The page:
The two storey building of Georgian Regency design was set up against the existing buildings on the site by Verge and was regarded as one of the grandest mansions in the colony at that time.[16] The building was specifically noted for its semicircular geometric staircase (hewn out of three pieces of stone from the estate) and its Doric colonnade[17]. The drawing at the top of this page depicts the original cottage at Vineyard as well as the house built by John Verge for Hannibal Hawkins Macarthur in 1836.

R. J. Polding

The Most Reverend John Bede Polding O.S.B., first Archbishop of Sydney, Sadd, H. S. (Henry Samuel), c. 1811-1891. Published by Thomas Shine, 1891.[19]

The Most Reverend John Bede Polding O.S.B., first Archbishop of Sydney, Sadd, H. S. (Henry Samuel), c. 1811-1891. Published by Thomas Shine, 1891.[19]

Although New South Wales remained a penal colony, with convicts contributing to 38% of its total population of 71,662, the effects of parliamentary reform in Britain were still strongly felt [20]. The British government, aware of the advantages of religion for an orderly society, declared additional positions available for representatives from denominations outside that of the Church of England. In 1834 John Bede Polding, who hailed from the upper ranks of English Catholic society, was appointed “vicar-apostolic of New Holland, Van Diemen’s Land and the adjoining islands” [21]. On his notification of Poldings appointment in 1835 Governor Sir Richard Bourke declared that ‘it is very desirable that Dr Polding should be enabled to exercise a salutary influence over the Roman Catholic chaplains’ [22]. Though Polding did not owe his position to the British government, he had its approval and was paid from public funds, factors that greatly influenced the course of his term.

In 1849 Polding, who had become an Archbishop, purchased the Vineyard Estate on the Parramatta River from Hannibal Hawkins Macarthur, renaming it Subiaco, after the site near Rome where St Benedict had retired to meditate [23]. He established a Benedictine Convent in the two-storey building designed by Verge and from 1851 the convent functioned as a school for girls teaching “young ladies in piety and learning… with tuition in English, French, Writing and Arithmetic” [24].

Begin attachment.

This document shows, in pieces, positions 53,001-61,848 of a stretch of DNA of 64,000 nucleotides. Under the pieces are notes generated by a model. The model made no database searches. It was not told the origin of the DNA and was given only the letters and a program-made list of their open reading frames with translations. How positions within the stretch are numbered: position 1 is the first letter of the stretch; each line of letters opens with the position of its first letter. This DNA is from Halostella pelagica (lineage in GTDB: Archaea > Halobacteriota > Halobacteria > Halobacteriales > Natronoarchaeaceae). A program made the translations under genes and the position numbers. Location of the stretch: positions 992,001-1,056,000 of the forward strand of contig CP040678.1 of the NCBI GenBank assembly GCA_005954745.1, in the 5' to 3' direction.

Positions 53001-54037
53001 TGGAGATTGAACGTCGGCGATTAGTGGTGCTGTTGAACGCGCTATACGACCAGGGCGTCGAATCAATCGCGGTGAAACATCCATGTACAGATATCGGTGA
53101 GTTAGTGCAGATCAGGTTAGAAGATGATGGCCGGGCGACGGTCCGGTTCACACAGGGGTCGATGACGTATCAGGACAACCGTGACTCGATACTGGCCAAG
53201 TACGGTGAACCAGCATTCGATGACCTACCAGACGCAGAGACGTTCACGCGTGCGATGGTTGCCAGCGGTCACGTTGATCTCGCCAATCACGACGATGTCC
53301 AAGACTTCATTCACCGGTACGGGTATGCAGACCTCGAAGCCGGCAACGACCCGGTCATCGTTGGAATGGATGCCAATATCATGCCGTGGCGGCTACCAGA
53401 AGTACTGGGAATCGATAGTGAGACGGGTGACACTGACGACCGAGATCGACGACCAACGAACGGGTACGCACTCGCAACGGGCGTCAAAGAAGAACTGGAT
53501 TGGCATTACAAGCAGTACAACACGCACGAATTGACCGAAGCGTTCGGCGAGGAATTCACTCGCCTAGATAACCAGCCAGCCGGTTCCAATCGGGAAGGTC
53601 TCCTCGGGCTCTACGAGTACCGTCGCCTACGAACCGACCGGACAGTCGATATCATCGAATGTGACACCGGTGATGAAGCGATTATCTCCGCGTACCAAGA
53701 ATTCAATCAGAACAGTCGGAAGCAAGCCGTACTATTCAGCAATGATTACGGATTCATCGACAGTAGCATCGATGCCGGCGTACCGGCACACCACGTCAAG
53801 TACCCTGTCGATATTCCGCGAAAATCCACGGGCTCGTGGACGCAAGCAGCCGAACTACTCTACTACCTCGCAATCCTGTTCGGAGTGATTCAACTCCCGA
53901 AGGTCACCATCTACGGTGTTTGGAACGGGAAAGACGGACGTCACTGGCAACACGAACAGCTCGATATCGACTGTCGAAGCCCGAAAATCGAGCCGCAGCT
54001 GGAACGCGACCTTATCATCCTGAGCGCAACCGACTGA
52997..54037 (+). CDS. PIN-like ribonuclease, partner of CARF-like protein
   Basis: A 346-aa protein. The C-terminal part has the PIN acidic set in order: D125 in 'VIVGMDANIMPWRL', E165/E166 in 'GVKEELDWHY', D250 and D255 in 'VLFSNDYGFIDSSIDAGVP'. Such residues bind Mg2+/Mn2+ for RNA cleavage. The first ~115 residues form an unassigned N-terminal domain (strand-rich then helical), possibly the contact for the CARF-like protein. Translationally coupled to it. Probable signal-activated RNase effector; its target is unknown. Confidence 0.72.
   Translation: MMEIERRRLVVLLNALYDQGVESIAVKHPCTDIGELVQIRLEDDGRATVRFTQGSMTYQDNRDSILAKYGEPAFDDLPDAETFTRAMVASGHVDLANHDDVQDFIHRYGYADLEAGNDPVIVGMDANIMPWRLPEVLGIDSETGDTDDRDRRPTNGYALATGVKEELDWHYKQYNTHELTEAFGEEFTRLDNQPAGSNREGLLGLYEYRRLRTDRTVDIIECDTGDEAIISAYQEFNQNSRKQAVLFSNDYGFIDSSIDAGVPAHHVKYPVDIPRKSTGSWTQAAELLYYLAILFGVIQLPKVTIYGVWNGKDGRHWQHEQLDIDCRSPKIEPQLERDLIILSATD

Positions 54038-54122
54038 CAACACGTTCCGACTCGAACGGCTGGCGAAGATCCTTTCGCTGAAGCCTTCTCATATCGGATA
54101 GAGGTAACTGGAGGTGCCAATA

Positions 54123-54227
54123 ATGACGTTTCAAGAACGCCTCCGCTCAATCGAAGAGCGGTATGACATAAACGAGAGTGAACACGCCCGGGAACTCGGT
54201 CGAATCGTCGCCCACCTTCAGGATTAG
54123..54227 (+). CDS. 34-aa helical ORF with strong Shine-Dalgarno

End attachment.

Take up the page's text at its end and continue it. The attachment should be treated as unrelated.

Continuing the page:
It is unclear exactly when Rydalmere became a Catholic parish however the church and school at Subiaco were blessed on the 18 September 1889 by Cardinal Moran and Reverend Ed Kearney became pastor from this time on[25]. The nearby Hospital for the Insane, visible in the image below, also lay under Kearney’s domain and in 1912, 360 of the 672 Catholics in the area came from the hospital [26].

The nuns earned a living through the provision of the school for girls and during world war one, by making Altar Breads for the Army Chaplains with the Australian and American Troops. However with the growth in state and private schools the number of pupils at the school declined and the order became a closed Benedictine community [28]. The convent struggled financially after this time and survived by selling of parcels of the estate until 1957, when the area around Subiaco (Rydalmere) was claimed for industry [29].

 H.W. Horning & Co., Rydalmere Station Estate: auction sale on the ground, Sat. 2nd March 1918 at 3 p.m., 1918.[30]


H.W. Horning & Co., Rydalmere Station Estate: auction sale on the ground, Sat. 2nd March 1918 at 3 p.m., 1918.[30]

The nuns moved to a new Monastery in Franklin Road, West Pennant Hills, and lived there until 1988, when suburbia encroached to the extent that Monastic life was affected negatively. They then moved to a property on the Jamberoo Mountain Pass, in the Illawarra and the convent exists there top this day [31].

Rheem Australia Pty Ltd.
Much of Rydalmere was still farmland before World War II, the 1930s Depression having destroyed grand schemes for suburban subdivision, however the area’s waterfront and rail connection had begun to attract heavy industry and development accelerated in the post was era. State planners designated Parramatta as a growth centre, and sections of Rydalmere were zoned as industrial land. By the 1950s, Rydalmere factories were producing goods such as steel and concrete pipes, hot water systems and earth-moving equipment. In 1961 Rheem Australia Pty Ltd. bought the remaining three acres of the estate and the buildings, including the grand house designed by Verge were destroyed in order to build factory warehouses and a car park.

The colonnade, visible in the photograph below taken by Max Dupain, was dismantled and gifted to the University of New South Wales and now exists along the main university walkway on Sciences road. Other parts of the building were also taken and preserved. The cantilevered staircase was donated to the National Trust, who had fought desperately for the preservation of the building and the Kings.

by-sa
Rebecca Anderson, Museum and Heritage Consultant, Parramatta Council Heritage Centre, 2013

References
Australasian Chronicle (Sydney, NSW : 1839 – 1843), p. 4.